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  Title A study on friction loss and hold-up ratio in the water-lubricated pipeline transportation of heavy oil
  Author(s) Dr Sayeed Rushd and Dr Aziz Rahman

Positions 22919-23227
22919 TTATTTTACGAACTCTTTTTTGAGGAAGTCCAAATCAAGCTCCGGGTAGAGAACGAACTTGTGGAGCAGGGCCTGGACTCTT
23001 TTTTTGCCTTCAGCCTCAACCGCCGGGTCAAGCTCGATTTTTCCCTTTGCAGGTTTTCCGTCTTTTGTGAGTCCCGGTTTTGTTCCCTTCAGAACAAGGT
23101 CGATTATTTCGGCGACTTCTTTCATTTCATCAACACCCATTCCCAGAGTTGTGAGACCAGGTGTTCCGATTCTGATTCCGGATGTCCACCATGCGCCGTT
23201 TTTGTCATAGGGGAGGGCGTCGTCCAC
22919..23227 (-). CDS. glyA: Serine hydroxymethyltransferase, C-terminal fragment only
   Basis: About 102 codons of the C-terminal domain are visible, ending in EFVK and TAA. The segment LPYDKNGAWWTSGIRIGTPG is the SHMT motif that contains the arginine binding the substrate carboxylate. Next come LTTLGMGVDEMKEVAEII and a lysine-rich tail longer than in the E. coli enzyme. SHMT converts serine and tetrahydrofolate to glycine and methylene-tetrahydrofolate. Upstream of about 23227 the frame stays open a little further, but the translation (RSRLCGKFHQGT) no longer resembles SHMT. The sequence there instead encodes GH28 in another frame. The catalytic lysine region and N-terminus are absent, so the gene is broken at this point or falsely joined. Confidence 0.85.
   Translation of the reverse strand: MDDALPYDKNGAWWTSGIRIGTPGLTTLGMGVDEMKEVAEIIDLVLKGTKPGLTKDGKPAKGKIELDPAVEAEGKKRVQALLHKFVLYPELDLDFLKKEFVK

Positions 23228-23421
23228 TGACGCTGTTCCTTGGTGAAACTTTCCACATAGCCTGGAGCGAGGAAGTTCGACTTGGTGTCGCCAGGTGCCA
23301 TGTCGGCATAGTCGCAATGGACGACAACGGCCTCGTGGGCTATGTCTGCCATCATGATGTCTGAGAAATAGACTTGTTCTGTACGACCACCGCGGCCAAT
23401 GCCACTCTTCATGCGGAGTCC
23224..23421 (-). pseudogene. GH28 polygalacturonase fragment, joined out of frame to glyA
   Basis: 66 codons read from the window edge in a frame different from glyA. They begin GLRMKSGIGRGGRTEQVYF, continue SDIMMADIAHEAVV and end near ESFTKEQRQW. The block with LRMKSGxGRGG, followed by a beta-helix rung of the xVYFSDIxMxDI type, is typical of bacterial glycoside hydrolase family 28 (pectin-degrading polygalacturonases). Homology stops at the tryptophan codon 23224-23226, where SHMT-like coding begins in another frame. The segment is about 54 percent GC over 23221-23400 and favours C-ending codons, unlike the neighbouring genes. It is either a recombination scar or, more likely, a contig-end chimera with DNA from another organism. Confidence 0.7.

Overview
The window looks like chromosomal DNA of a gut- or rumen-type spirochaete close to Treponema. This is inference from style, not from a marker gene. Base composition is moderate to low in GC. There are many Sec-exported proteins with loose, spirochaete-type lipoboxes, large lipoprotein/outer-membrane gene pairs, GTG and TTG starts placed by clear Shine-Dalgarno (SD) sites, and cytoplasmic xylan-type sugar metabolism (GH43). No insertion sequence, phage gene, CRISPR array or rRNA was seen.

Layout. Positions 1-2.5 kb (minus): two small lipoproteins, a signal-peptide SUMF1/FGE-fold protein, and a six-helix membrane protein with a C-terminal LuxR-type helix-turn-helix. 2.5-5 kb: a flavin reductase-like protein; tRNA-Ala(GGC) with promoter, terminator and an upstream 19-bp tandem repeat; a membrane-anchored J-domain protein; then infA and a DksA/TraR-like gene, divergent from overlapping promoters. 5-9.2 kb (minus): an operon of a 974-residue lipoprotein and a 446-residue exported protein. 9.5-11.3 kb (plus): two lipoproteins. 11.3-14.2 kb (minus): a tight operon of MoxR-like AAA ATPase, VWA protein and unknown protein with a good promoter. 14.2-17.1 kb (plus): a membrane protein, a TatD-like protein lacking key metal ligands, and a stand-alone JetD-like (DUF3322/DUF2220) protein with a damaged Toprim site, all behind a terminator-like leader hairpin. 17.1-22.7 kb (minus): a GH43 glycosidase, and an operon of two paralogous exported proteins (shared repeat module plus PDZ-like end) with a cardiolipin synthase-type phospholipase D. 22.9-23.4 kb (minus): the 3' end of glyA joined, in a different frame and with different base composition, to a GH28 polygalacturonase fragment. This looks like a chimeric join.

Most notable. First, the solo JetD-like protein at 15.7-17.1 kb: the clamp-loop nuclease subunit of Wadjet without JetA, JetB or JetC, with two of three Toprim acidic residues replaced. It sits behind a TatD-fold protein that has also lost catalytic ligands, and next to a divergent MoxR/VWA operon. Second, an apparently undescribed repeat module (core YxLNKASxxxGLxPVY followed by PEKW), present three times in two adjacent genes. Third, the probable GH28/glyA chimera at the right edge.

Abstract CORE ANNULAR FLOW (CAF) is an economically efficient and environmentally sustainable technology for transporting heavy oil and bitumen, especially compared with conventional methods such as truck hauling, dilution, and heating. In CAF, heavy oil forms the core of the flow and a water sheath encloses this core by forming a continuous layer on the pipe wall. Power requirements are orders of magnitude lower than those associated with the flow of heavy oil alone. In fact, the CAF pressure loss is comparable to that for transporting only water. One of the major obstacles to the large-scale implementation of this technology is the unavailability of a reliable model for the frictional pressure loss. In this work, a CFD-based modelling methodology is validated and analysed with respect to the measured values of pressure losses in a CAF pipeline. Another subject of interest in the field of CAF hydraulics is modelling the hold-up, which simply refers to the in situ volume fraction. Most of the previous works did not focus on the underlying physics of the phenomenon. As a result, the available models do not take into account the process parameters such as mass flow rate, viscosity, and density. A new modelling approach is introduced in this work that addresses the actual physics of hold-up. The current study helps to understand the hydrodynamics that govern friction losses in CAF pipelines.  
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